Brattleboro Forum Offers Final Look at Windham Southeast Merger Articles
BRATTLEBORO >> Town Meeting Representatives and residents are invited to take a last look at articles of agreement for a potential merger with school districts within the Windham Southeast Supervisory Union.
“This will be the final presentation of the proposed articles of agreement to the community before the Study Committee officially votes on whether to send them to the Vermont Board of Education for approval,” said Jill Stahl Tyler, Brattleboro Town School Board member and WSESU Act 46 Study Committee member who will be joined by other Brattleboro representatives from the committee for a forum on Wednesday, Aug. 25, from 6 to 7:30 p.m. at Oak Grove School.
The committee was formed in order to consider a merger under Act 46, the education law mandating school district consolidation around the state. On Thursday, the committee is expected to vote on having the BOE review the articles of agreement.
Other school boards in the supervisory union — Dummerston, Guilford and Putney — have had similar meetings. Vernon, another member of the WSESU, voted to leave the committee — and voted to leave the Brattleboro Union High School district. It is anticipated that the other towns will be asked on a ballot in November whether a merger should happen and if Vernon should be allowed to leave the union high school district. All towns must approve of letting Vernon out before it can happen.
Vernon is an anomaly, said Tyler. The school district is the only one in Vermont that offers its students school choice after elementary school but is still part of a union high school district. Officials in Vernon have worried about losing school choice in the merger.
Tyler has compared the crafting of language around a merger to the making of stew. She said the meeting Wednesday will offer a “final taste” for Brattleboro citizens before the recipe is submitted to the state. She plans on walking residents through the articles. Part of that will involve explaining why it’s necessary.
“Because the state said so,” Tyler said. “Merge or prove we’re serving all children in the supervisory union equally well.”
The committee has met at least 27 times since October, according to Tyler, and it was presented troubling data. The trends are not necessarily unique to the region. They have been cited by state officials as reasons behind Act 46.
“We have increasing costs. We’re higher than the state average. We have decreasing students. We’re down 22 percent from 2002 to 2016, which includes BUHS, Brattleboro Area Middle School, Windham Regional Career Center and all the (WSESU) elementary schools. Now what?” Tyler said. “Those are our realities. We realize we have differences in programming. I’m also calling those differences in student opportunities.”
Members of the WSESU community worried whether they would lose a school in the merger deal. Tyler said a new unified school board would not be allowed to say “you can’t use the school no longer.”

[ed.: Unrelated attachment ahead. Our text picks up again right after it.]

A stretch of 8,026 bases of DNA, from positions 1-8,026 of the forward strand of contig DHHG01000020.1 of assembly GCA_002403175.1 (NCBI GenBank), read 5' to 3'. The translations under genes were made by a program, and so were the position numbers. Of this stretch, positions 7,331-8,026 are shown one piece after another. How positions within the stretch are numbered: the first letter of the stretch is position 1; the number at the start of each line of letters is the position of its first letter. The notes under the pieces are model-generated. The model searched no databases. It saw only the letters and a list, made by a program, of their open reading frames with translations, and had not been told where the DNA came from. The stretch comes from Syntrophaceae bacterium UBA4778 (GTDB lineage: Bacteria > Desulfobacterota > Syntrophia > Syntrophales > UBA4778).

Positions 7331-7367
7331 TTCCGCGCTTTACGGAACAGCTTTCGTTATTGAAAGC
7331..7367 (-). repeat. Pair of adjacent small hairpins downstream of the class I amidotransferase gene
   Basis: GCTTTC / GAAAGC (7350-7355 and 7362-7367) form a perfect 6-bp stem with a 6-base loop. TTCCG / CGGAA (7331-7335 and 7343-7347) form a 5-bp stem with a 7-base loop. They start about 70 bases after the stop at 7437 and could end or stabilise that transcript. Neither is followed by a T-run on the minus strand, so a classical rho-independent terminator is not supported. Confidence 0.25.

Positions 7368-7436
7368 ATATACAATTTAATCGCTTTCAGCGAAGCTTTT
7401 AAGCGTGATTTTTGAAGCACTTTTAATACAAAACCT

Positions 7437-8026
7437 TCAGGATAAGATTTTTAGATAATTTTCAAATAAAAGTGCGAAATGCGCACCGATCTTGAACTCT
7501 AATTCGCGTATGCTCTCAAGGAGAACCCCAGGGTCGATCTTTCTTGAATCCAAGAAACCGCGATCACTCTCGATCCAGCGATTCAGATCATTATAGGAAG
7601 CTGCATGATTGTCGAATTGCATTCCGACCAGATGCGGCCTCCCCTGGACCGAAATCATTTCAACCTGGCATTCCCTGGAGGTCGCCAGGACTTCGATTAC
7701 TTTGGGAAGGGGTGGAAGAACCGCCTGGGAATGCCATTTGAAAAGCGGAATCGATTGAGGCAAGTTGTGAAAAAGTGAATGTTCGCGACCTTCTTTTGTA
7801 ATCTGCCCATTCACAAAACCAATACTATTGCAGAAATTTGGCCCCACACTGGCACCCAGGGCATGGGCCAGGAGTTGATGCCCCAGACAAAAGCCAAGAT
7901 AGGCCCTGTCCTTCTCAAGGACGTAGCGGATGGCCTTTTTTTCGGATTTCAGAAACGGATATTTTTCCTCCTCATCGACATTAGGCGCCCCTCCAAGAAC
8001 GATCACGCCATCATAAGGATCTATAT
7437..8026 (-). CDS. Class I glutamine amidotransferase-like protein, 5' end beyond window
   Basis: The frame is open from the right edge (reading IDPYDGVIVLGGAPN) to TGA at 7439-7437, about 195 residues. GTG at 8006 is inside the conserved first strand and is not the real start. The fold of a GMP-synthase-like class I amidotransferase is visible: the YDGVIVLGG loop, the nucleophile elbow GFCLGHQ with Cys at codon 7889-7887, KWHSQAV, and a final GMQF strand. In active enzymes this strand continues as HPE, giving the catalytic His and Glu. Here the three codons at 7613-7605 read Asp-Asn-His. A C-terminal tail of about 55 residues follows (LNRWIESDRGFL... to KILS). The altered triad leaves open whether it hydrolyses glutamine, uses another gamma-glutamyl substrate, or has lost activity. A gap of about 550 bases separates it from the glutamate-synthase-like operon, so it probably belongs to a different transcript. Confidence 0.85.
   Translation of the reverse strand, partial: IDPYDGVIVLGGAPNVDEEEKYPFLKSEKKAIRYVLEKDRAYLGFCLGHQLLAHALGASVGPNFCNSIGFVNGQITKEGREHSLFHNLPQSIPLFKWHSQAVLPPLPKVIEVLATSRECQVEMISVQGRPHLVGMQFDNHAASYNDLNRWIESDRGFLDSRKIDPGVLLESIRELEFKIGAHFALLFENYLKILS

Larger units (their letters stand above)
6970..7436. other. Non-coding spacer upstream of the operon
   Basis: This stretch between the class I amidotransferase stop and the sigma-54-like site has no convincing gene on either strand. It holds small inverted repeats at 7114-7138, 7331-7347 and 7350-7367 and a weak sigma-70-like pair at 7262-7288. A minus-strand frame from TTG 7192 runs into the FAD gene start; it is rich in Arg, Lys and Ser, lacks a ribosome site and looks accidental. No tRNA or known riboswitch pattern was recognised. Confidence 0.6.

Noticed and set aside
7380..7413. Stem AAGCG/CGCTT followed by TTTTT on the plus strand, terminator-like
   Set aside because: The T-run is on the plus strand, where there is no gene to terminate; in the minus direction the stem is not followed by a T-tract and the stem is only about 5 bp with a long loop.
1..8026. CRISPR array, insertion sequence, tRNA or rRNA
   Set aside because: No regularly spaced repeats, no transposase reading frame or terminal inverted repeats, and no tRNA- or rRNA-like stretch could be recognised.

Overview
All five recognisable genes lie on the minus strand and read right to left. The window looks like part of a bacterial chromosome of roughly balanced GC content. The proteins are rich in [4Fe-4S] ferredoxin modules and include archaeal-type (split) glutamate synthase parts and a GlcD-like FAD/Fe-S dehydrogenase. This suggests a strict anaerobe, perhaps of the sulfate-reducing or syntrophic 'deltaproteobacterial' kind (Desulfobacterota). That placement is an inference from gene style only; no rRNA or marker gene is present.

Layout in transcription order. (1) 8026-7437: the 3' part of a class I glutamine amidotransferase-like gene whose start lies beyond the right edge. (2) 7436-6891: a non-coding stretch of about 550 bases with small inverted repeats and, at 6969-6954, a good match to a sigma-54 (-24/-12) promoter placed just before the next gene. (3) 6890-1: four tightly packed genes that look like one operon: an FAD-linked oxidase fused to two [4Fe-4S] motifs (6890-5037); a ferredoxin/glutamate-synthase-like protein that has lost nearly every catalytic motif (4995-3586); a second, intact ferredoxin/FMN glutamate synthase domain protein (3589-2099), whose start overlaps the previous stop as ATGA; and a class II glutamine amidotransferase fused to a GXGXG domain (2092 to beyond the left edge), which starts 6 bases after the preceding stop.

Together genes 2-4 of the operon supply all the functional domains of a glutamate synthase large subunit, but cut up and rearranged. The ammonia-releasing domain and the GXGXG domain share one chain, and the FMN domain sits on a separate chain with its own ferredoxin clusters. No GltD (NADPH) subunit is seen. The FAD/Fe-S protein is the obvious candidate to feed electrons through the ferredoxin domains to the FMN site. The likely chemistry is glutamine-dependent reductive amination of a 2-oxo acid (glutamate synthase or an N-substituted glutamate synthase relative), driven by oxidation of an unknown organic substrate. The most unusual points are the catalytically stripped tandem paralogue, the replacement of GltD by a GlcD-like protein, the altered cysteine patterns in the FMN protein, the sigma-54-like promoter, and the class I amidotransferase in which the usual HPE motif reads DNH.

“I don’t understand where the fear comes from,” she said, adding that no school closures are anticipated right now.
Under the articles of agreement, schools cannot be shut down unless a town decides to close it within the first five years of the merger. Then, towns would have the opportunity to purchase a former school building for $1.
The upside of a shared budget, according to Tyler, has to do with unexpected costs.
“If a little town like Guilford needs a new roof or $50,000 to $100,000 for some project, they don’t have to come up with it on their own,” she said. “All of us have to come up with that because it’s a unified board.”
Tyler looks at a leadership council, which is part of the proposal, as a way to offer more parental involvement in the schools’ decision-making process. Teachers also will be on the council that makes recommendations to the unified school board.
The board will be made up of three members from Brattleboro with one each from Putney, Dummerston and Guilford. Three at-large members will be voted in and can be from any of the towns within the merged district.
“The union high school has this sort of a break out and it’s not a problem. It works well,” said Tyler. “The folks that are so concerned about how many voices from each town are heard, I think, are making an assumption that all of Brattleboro’s representatives will automatically vote in black or all the small schools would vote as a unit. I don’t really know that’s true either. They’re making an assumption of how people think.”
Eventually, Tyler pointed out, all the students come together after elementary school. A merger could help with creating a more centralized curriculum, she said, noting that has been happening over the last few years anyway. And opportunities might increase for part-time teachers to become full-time ones if services are shared across schools.
Tyler anticipates the committee sending the article agreements to the state after Thursday’s meeting.
“They can come back with any changes that we will have to look at again,” she said. “They have had concerns about how much voice the leadership councils have and we’ve fought back on that a bit and worked with lawyers. Because all of us on the study committee look at this as a very big issue, that they still have input.”
The issue of what to do with Vernon will come up on Thursday, too. School Board members there have mentioned the possibility of continuing to contract with the supervisory union but not being part of the merged district. Approximately 80 percent of Vernon students end up going to BUHS, according to Vernon School Board Chairman Mike Hebert.
Call Chris Mays at 802-254-2311, ext. 273.